The state’s two largest pension funds reported end-of-year investment returns that again exceeded their assumed average annual rate of return. The California Public Employees Retirement System (CalPERS) reported a net return of 8.6 percent. The California State Teachers Retirement System (CalSTRS) did even better, earning a 9 percent return on its investments
Similar to mortgages, pension funds are designed to invest and pay out over the long- term.
That’s good news, but the better news is both funds’ rate of return over a significant span of time. Over 30 years CalPERS has averaged an 8.1 percent annual rate of return. Over 25 years, CalSTRS has averaged 7.7 percent.
What these numbers mean is that even after suffering huge losses in a once-a-century meltdown of the financial markets in 2008, both funds managed to weather that catastrophe, due to long-term returns that exceed assumptions.
This will come as a surprise to those who have been reading only alarmists’ often inaccurate commentary about “unfunded liabilities.” This is an accounting term being used recklessly by some to imply that the state’s large pension funds are somehow on the brink of insolvency.
That is not at all the case. In accounting terms, “unfunded liability” refers to the difference between current assets and the sum of a pension fund’s current and long-term future liabilities. Similar to mortgages, pension funds are designed to invest and pay out over the long- term. No homeowner is required to have 100% of their total mortgage costs in the bank, and neither are pension funds.
These plans include significant reforms that increased the full retirement age for workers hired after Jan. 1, 2013, eliminated pension abuses and capped benefits to stop six figure pensions.
As experts from the American Academy of Actuaries have noted, the funded ratio of a pension fund is expected to fluctuate based on economic cycles. That means periods in which “unfunded liabilities” exist are normal, expected and not a reason to worry.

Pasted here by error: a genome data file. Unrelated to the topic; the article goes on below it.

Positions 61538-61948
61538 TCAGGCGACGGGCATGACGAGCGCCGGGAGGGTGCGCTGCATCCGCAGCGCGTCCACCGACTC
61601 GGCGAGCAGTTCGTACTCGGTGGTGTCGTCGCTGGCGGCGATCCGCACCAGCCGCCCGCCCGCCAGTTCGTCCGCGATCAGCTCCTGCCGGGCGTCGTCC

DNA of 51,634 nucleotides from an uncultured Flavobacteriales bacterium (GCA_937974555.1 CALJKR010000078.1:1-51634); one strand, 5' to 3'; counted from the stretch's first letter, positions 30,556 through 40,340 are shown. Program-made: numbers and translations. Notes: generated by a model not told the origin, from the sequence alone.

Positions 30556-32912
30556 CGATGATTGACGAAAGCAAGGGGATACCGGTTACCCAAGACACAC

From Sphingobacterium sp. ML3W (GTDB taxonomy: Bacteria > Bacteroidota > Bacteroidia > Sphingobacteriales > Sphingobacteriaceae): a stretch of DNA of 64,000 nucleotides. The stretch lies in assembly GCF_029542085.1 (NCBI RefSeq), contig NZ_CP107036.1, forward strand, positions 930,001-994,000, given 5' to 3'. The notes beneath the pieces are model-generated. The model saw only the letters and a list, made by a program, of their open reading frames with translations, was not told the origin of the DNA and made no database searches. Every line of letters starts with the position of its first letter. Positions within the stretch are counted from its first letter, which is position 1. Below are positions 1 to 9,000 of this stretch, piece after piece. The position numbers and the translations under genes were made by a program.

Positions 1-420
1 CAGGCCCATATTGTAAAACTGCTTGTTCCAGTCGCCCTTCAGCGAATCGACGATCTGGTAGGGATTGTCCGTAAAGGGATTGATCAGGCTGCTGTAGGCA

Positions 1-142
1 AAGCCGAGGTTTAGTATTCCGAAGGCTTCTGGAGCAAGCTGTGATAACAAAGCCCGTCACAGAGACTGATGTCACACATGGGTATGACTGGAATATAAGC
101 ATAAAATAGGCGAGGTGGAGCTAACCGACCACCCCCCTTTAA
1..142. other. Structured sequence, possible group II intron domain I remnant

The funded ratio of CalPERS was once as high as 128 percent during the dot.com boom that peaked in 1999, and dipped to as low as 61 percent immediately following the 2008 financial meltdown.
CalPERS’ funded ratio now stands at 71 percent and CalSTRS’ is slightly below 70 percent. What matters much more than any moment-in-time measurement is whether a fund has a plan in place to build up its funded ratio over a reasonable period of time.
Such plans are in place in California.
These plans include significant reforms that increased the full retirement age for workers hired after Jan. 1, 2013, eliminated pension abuses and capped benefits to stop six figure pensions. They also include a lowering of the funds’ discount rate, which is the assumed average annual rate of return on investments, to 7 percent.
The lower rate fortifies the funds’ financial status because it reduces any risk they will fall short of their long-range assumptions.
With another year of solid returns, the funds are continuing along the road to full recovery – meeting their obligations to retirees and taking in more money than they pay out in benefits.
Still, alarmists do what they do best-manipulate information to promote their agenda. They continue to distort data in their quest to abandon pensions and replace them with high risk, defined contribution savings plans. Study after study has shown that such plans cost workers more money in fees, produce lower overall investment returns and shortchange workers once they retire. These plans are good for Wall Street, but bad for workers.
Like the head-in-the-sand proponents of trickle-down economics, the alarmists keep pitching their snake oil, even though data shows their theory does not work.
They won’t like this commentary. The last thing they want you to know is good news that runs counter to their agenda.
Editors’ Note: Dave Low is executive director of the California School Employees Association and chairm of Californians for Retirement Security.